An aviation lawyer who has worked on cases with problems similar to the Malaysia Airlines (MAS) plane which went missing yesterday said the lack of warnings about a problem aboard the flight suggests a catastrophic failure during flight.
"The complete absence of any information suggests a catastrophic failure," said Steve Marks, who represented relatives of victims in the Air France crash of 2009, speaking to the US daily, USA Today.
He added that the plane could have broken up due to lack of pressurisation or electrical failure.
Flight MH370 was carrying 239 people, including 12 crew members, when it lost contact with air traffic controllers at 1.30am yesterday, after it took off from the Kuala Lumpur International Airport at 12.41am for Beijing.
The incident has puzzled authorities and aviation experts as there were no reports of bad weather and no sign of why the Boeing 777-200ER, which has multiple transmitters to indicate its location during a failure, vanished from radar screens.
"There would have been some type of reporting, whether through the radios or the computer system," Marks told the US daily, comparing the absence of any distraught call from the MAS plane to the Air France Airbus A-330, which he said had relayed flight errors to the manufacturer's headquarters in France.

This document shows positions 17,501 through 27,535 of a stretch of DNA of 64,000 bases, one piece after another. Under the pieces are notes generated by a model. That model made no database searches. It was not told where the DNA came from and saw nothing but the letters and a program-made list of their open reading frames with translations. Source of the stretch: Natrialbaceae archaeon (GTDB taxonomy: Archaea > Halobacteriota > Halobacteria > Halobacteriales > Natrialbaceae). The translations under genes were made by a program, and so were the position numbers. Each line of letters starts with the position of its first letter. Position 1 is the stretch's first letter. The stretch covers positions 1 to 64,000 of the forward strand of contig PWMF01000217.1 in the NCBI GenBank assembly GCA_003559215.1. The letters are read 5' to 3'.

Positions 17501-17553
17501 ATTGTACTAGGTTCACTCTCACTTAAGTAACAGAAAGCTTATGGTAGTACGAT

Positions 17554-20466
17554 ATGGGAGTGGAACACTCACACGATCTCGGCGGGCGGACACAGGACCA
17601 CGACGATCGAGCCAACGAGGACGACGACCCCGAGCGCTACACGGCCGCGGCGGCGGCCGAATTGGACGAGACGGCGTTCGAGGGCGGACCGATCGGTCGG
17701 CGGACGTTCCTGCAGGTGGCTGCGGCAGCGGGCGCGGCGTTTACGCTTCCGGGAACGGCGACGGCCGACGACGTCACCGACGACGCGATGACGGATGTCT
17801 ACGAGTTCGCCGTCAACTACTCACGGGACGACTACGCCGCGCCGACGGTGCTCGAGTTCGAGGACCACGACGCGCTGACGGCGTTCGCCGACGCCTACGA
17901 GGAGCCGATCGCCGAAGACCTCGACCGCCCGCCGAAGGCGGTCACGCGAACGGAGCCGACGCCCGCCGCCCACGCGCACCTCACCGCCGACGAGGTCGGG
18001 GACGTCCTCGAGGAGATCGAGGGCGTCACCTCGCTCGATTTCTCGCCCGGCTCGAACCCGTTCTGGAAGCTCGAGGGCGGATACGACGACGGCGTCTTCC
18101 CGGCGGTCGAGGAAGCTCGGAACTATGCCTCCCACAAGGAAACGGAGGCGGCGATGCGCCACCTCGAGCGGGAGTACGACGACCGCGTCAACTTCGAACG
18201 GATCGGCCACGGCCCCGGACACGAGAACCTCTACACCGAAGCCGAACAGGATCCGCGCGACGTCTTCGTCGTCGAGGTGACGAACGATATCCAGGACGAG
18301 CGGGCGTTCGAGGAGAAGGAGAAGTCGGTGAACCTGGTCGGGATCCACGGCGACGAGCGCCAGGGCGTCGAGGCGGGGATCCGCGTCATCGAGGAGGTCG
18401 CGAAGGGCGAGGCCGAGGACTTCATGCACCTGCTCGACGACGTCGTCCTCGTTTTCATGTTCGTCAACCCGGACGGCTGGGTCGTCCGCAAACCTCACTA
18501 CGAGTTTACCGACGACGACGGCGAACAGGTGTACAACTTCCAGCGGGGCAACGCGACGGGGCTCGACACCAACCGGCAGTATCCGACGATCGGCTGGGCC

In June 2009, Air France Flight 447 plunged into the Atlantic Ocean, killing all 216 passengers and 12 aircrew in the deadliest plane crash in Air France history.
Rescuers only managed to retrieve bodies and debris from the plane after several days, while investigators took nearly two years to get to the main wreckage including black boxes.
USA Today also quoted an aviation safety consultant who warned of an expensive search and rescue operation that could cost millions and even billions of dollars.
John Cox, a retired airline captain, said based on past incidents, those involved in tracking the MAS plane would focus on the surface of the ocean.
Another aviation expert predicted a difficult search ahead for the MAS aircraft.
"The deeper you get, the harder it is to see," Jim Hall, former chairman of the US's National Transportation Safety Board, told USA Today.
"It's very expensive and very technical work.
"Trying to get the proper people assembled usually takes quite a bit of time," he added. – March 9, 2014.